Expense of an electric car better investment than solar

The extra expense of an electric vehicle roughly equates to the cost of installing roof-top solar electricity generation, making it a better investment for environmental outcomes, says John Hancock, the head of the Smart Grid Forum.

The forum, a future-casting electricity industry group established by the Ministry of Business, Innovation and Employment, has released a new report on how internet-enabled electricity management might shape the sector’s future.

“While installing solar panels on your house may mean cheaper power bills, which may be great for the individual consumer, it isn’t really doing anything to reduce New Zealand’s carbon emissions,” said Hancock, chairman of the Smart Grid Forum, “On the other hand, buying an EV instead of a diesel or petrol-powered car has a clear impact.

“EVs are still quite expensive, but the amount someone would normally spend on installing solar roughly covers the additional cost of an EV over a new petrol or diesel car,” said Hancock. “From a national perspective, we’d reduce emissions more if people bought EVs rather than installing solar.”

Rooftop solar PV typically cost around $10,000 to install, while the cost of a plug-in hybrid EV, such as the Mitsubishi Outlander, is around $12,000 more than the cost of a petrol or diesel model, he said.

The electric-only Nissan Leaf was selling new in New Zealand for around $35,000 before Nissan withdrew it from sale in this market late last year, compared to similarly outfitted petrol and diesel cars at between $20,000 and $30,000.

The conclusion is likely to dismay solar PV enthusiasts who tout the technology not only as a money-saving but a planet-saving move to reduce carbon emissions – a claim more meaningful in a country such as Australia where the vast majority of electricity is produced from fossil fuels, such as natural gas and coal.

With 80 percent-plus renewable electricity already from hydro, wind and geothermal resources, “solar PV uptake is unlikely to result in significantly better or worse outcomes (for national carbon emissions) than would be achieved otherwise,” the says the report, which draws on a range of recent studies, including the Concept Consulting report that first drew attention to the greater climate change impact of EVs for New Zealand than solar PV earlier this year, provoking outrage in the fledgling solar PV sector.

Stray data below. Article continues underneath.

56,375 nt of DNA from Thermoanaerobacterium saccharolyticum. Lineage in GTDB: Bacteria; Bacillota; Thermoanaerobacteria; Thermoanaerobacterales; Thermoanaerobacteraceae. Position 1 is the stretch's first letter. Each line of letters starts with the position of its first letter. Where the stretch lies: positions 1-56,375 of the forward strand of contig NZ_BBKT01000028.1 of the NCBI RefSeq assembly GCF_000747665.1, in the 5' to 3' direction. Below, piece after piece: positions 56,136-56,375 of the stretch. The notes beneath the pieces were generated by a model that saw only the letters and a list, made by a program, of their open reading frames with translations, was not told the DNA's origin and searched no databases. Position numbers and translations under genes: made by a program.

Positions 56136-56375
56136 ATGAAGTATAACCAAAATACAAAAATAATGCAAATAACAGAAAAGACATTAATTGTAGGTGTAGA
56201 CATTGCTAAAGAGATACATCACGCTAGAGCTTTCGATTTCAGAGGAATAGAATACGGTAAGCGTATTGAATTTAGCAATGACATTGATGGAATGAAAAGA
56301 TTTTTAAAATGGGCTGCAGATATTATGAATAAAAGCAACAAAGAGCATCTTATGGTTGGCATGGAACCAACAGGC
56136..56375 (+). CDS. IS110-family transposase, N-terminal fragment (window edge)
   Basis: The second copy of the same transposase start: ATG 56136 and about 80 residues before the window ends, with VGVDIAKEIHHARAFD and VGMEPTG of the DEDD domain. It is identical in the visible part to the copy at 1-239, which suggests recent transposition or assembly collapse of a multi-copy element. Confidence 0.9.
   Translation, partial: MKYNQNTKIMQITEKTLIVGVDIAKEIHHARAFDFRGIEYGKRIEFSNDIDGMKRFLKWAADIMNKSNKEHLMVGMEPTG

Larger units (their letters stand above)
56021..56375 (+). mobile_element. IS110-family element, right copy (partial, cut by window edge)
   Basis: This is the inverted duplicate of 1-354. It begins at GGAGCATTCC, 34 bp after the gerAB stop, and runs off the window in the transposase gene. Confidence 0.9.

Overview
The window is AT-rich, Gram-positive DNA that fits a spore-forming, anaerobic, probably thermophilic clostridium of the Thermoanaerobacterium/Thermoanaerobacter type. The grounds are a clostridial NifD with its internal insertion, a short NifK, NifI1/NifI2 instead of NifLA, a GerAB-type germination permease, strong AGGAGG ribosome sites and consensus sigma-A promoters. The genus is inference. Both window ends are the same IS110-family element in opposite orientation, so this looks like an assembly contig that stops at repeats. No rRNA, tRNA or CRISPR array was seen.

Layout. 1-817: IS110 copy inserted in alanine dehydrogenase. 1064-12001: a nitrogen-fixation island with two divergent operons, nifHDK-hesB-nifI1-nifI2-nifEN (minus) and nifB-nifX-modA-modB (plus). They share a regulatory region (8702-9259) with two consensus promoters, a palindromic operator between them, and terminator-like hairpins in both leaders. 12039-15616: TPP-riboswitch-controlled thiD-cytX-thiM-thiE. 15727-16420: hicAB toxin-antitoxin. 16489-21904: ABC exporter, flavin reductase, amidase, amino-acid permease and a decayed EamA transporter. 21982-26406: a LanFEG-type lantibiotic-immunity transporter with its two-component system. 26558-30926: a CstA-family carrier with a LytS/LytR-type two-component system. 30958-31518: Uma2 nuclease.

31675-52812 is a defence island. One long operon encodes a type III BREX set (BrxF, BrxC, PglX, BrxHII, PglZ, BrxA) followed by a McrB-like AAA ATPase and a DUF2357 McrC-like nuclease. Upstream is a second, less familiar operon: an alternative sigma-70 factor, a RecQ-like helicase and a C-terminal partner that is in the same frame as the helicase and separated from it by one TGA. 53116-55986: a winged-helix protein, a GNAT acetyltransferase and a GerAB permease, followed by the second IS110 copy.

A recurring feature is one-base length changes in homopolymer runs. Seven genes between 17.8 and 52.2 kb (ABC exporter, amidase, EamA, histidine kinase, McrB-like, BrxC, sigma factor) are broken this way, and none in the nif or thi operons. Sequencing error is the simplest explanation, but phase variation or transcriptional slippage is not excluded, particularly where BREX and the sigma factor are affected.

“To achieve emission savings, solar PV would not only need to increase the penetration of renewable generation, but it would need to do so more than the renewable generation projects that it would likely displace,” the report says. “While solar PV is not an ineffective option for reducing emissions, other technologies such as wind would be more effective.

“Given the likelihood that the alternative to solar PV uptake would be investment in some mix of grid-scale wind and geothermal generation, it does not appear that solar PV uptake would result in significantly better emission outcomes. However, it also does not appear that outcomes would be substantially worse.”

The wider report says the development of smart grids, “using new technologies, IT and communications systems to increase consumer choice and the efficiency of the power system, have real potential to reduce carbon emissions around the world.”

“However, opportunities for smart grids in New Zealand are very different to those in most other countries,” it says, claiming “a common misconception that what works overseas will work here.”

“For some countries, smart grids can open up new ways of generating renewable energy. New Zealand is different. Our main opportunity to reduce emissions with the help of smart grids is to leverage the existing renewable base to replace New Zealand’s current reliance on fossil fuels. Smart grids can contribute to shifting transport and, over the longer-term, coal or gas-fired industrial processes to greater use of electricity.”

 

 

 

 

 

-Business NewsWire

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